by Sarah Gutenberg, BSc (Pharm), CRE, CTE
As committed running enthusiasts, we can all agree with Sting on the importance of “Every Breath You Take.” Having an efficient set of lungs is essential to supply oxygen to our circulatory system and muscles, and to enhance our individual performance over time. Unfortunately, we cannot always be sure that the air we breathe is clean and free of pollutants that may seriously impede our lungs’ ability to absorb oxygen. Continue reading “What Runners Should Know About the Air Quality Health Index”
by Megan Kuikman, RD
Most athletes are concerned about how nutrition can help them recover faster, perform better or reach an ideal body composition. However, adequate calorie intake should be a main focus for all athletes, as the negative consequences of under-fuelling can be more detrimental than over-fuelling.
Under-fuelling means not eating enough calories to cover the calories burned through exercise, plus the calories to simply get through the day. Energy from calories is required for the heart to beat, for the lungs to breathe and for the brain to think. Even if a person was to sleep all day, they would still require calories. If not enough calories are consumed, there are metabolic and hormonal changes that occur (in both females and males) that are detrimental to one’s health. Continue reading “Why It’s Better to Over-Fuel Than Under-Fuel”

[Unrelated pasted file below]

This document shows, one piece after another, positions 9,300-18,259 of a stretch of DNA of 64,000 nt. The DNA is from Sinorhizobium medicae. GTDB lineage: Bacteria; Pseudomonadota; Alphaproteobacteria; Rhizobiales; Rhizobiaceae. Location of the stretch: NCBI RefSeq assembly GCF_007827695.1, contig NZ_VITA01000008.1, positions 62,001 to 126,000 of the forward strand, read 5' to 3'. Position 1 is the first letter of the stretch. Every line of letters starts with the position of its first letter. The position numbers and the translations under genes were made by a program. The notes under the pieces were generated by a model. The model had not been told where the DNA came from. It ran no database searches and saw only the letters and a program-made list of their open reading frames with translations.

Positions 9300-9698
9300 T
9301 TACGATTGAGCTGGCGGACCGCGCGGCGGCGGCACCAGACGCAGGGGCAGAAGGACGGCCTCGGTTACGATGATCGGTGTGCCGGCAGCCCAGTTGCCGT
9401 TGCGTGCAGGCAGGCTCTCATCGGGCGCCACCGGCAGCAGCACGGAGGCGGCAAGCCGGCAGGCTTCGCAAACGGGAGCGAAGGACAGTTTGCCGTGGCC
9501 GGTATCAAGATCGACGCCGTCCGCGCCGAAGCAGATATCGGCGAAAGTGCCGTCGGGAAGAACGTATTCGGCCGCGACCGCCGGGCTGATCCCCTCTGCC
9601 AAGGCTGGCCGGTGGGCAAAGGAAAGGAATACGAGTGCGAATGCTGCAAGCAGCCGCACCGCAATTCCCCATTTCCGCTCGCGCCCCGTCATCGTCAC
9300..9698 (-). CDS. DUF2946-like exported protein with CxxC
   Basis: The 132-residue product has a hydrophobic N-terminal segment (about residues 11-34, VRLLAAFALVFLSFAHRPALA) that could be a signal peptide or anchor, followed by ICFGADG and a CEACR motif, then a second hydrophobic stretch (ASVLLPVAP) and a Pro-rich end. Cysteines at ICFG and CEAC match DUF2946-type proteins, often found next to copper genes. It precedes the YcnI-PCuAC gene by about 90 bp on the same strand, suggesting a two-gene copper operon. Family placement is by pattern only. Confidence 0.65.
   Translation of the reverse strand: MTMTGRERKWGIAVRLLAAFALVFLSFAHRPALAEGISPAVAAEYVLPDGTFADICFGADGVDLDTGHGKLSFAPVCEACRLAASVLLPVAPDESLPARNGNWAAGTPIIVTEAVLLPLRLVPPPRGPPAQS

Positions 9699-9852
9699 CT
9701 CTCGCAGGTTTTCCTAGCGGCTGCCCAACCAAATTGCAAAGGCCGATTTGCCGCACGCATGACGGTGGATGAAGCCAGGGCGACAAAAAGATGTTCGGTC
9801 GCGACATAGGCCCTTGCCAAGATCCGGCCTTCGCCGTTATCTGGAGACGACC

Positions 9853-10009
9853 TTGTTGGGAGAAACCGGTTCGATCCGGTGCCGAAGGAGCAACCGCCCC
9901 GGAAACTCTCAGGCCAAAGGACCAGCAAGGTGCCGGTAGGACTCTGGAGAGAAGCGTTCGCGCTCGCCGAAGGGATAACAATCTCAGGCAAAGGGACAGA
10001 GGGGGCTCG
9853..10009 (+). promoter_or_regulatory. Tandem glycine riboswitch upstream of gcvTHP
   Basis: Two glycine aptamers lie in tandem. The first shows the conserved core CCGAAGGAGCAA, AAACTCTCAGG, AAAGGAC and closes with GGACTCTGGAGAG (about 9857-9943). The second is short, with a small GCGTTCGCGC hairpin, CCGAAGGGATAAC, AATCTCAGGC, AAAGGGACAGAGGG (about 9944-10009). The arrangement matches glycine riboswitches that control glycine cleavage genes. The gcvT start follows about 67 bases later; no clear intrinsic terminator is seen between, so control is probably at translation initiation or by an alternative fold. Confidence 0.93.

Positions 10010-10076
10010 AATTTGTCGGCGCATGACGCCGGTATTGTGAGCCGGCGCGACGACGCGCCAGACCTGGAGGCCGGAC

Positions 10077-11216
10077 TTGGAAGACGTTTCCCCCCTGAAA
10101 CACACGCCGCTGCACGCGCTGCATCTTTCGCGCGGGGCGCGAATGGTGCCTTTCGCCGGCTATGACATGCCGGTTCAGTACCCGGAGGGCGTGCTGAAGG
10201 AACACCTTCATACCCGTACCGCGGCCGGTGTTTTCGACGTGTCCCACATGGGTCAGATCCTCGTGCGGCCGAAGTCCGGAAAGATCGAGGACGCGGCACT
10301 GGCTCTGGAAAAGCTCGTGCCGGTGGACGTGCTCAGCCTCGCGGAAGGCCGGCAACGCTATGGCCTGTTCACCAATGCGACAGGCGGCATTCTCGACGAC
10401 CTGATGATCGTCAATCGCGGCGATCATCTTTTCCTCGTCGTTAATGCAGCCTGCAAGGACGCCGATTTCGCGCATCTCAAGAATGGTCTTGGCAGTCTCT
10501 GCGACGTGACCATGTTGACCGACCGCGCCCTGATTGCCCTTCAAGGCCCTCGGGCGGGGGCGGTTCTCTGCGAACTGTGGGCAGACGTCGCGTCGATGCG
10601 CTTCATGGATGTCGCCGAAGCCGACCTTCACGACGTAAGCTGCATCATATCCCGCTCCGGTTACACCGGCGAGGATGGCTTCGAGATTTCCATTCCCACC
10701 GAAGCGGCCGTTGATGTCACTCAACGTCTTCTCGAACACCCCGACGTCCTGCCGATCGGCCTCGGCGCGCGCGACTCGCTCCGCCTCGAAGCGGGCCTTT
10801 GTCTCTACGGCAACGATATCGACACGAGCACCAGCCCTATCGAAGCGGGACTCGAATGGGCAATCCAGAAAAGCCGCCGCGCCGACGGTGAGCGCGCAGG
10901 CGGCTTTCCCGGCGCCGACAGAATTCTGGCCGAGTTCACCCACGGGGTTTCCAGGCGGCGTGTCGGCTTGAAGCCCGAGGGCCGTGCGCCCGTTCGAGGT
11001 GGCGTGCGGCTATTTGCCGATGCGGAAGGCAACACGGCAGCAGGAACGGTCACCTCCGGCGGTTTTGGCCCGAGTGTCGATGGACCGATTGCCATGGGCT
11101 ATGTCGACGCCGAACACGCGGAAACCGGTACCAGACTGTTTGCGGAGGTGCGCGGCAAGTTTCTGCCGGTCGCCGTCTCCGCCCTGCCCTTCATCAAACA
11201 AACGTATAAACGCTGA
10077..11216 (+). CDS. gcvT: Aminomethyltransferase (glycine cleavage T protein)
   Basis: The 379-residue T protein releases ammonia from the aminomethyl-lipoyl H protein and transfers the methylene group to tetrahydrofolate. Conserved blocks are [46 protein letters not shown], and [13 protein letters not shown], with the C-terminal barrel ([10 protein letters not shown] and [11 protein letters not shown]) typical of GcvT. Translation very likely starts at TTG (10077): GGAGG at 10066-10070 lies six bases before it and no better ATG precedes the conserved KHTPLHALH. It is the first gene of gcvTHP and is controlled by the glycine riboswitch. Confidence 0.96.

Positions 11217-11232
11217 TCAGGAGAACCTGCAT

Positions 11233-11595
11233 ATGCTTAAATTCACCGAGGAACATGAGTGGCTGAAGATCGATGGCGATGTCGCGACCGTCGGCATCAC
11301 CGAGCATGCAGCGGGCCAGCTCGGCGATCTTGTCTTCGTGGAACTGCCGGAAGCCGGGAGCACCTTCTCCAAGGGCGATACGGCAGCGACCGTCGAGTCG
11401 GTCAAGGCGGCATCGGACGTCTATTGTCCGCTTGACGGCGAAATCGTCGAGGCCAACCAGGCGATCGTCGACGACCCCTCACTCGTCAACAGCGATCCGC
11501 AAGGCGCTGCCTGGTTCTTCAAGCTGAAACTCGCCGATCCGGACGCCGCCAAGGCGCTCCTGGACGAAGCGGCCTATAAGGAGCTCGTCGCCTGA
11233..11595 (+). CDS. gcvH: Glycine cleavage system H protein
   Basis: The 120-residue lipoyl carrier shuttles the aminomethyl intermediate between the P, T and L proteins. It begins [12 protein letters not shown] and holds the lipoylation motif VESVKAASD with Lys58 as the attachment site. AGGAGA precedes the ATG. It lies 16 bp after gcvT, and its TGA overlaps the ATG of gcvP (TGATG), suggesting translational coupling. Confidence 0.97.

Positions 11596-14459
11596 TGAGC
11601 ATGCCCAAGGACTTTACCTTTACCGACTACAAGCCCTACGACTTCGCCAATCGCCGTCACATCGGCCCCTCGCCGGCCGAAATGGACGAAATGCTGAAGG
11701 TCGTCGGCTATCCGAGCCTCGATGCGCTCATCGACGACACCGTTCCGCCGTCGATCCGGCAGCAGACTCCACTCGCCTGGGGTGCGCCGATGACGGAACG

by Tara Postnikoff
Smoothies are an amazing way to get a lot of nutrition in a convenient and tasty way. They can be customized to suit your mood, tastes and nutritional needs. They are great for breakfast, a quick meal, or as a pre or post run snack. The most common concern with smoothies–the homemade versions and especially the store-bought ones–is the high sugar content.
One way to boost the nutritional content of your smoothie is to add protein powder, as well as some additional ingredients to make it a balanced meal. This can make it easier to boost your protein levels throughout the day if you are not getting enough from real foods. However, it is important to know that protein powders are a processed form of protein and should be considered a supplement to the diet; in other words, you should not get all your protein from a powder. Continue reading “Are smoothies a healthy option for the whole family?”